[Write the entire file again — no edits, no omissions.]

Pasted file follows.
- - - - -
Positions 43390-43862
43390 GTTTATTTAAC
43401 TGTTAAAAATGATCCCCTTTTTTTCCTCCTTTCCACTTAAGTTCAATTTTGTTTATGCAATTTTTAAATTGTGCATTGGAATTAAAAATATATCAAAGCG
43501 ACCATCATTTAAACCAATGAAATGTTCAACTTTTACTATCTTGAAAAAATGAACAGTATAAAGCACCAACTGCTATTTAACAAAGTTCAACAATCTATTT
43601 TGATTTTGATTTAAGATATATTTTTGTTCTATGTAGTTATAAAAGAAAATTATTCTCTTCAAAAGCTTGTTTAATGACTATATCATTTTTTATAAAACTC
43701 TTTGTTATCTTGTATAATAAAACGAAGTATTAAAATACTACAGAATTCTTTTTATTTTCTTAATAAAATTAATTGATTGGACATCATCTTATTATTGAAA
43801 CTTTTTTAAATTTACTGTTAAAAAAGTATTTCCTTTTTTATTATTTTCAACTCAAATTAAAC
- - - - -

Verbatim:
Positions 43390-43862
43390 GTTTATTTAAC
43401 TGTTAAAAATGATCCCCTTTTTTTCCTCCTTTCCACTTAAGTTCAATTTTGTTTATGCAATTTTTAAATTGTGCATTGGAATTAAAAATATATCAAAGCG
43501 ACCATCATTTAAACCAATGAAATGTTCAACTTTTACTATCTTGAAAAAATGAACAGTATAAAGCACCAACTGCTATTTAACAAAGTTCAACAATCTATTT
43601 TGATTTTGATTTAAGATATATTTTTGTTCTATGTAGTTATAAAAGAAAATTATTCTCTTCAAAAGCTTGTTTAATGACTATATCATTTTTTATAAAACTC
43701 TTTGTTATCTTGTATAATAAAACGAAGTATTAAAATACTACAGAATTCTTTTTATTTTCTTAATAAAATTAATTGATTGGACATCATCTTATTATTGAAA
43801 CTTTTTTAAATTTACTGTTAAAAAAGTATTTCCTTTTTTATTATTTTCAACTCAAATTAAAC